Languages are grouped into families, and one definition of a language family is simply a group of languages related through descent from a common ancestor, called the “proto-language” of the family. You might think of this like you and your cousins are all related because you share the same grandfather. One example of a language family would be the Romance languages (Spanish, Portugese, Italian, French, and others) which are all descendants of Latin.
As you begin your adventure of learning another language, it’s good practice to take a step back and understand how languages work and fit together. It’s actually quite incredible when you think of it and begin to grasp both the immensity and simplicity of language acquisition.
How many languages are there?
That’s a great question. When you think of learning a language, you might think of the most common, Mandarin, or one which you might use while traveling, Spanish or French, for instance. To answer the question, “how many” is a bit difficult because there are parts of the world, such as highland New Guinea or the forests of the Amazon, that have not been explored – so there may be people living there speaking in a tongue not yet realized. Linguists don’t all agree on this either, depending on how you might differentiate dialects of the same language. Suffice it to say, the answer to this question is probably “More than you might have thought”!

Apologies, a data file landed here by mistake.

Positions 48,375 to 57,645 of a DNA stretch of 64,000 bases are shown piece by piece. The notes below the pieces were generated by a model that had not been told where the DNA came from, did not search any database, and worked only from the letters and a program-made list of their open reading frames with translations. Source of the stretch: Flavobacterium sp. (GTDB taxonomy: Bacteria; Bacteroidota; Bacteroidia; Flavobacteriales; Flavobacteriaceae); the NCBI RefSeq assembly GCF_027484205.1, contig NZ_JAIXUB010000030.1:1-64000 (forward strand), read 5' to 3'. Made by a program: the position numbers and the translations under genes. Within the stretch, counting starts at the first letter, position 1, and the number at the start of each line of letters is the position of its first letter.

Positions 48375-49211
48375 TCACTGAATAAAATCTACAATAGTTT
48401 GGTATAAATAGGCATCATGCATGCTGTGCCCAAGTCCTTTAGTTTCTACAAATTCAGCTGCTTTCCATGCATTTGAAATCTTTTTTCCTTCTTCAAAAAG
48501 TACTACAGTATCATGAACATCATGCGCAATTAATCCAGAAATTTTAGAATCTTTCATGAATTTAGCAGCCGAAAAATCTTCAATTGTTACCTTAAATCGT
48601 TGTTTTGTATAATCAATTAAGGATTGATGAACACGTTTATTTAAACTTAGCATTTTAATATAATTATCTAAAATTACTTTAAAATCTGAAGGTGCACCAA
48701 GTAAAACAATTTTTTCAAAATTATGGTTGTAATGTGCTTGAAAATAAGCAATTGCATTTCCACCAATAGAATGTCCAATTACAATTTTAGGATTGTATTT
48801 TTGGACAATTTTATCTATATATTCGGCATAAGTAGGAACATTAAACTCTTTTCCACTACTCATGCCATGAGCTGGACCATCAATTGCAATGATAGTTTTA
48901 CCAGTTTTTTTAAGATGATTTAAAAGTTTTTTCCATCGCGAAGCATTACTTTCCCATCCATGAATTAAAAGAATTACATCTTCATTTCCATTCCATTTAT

A reference work called Ethnologue presents the most extensive catalog of the world’s languages. Perusal of that website suggests there are over 7,000 languages in existence! Categorizing this many known languages shows the importance of discovering relationships and classifying a given language into it’s appropriate language family.
I also discovered a missionary organization called Summer Institute of Linguistics (now known as SIL International) which has been involved for many years with translating the Bible. According to their website, as of 2009, the Bible (or at least a portion of it) had been translated into 2,508 different languages! Of course, that still leaves a long way to go.
How are languages ‘related’?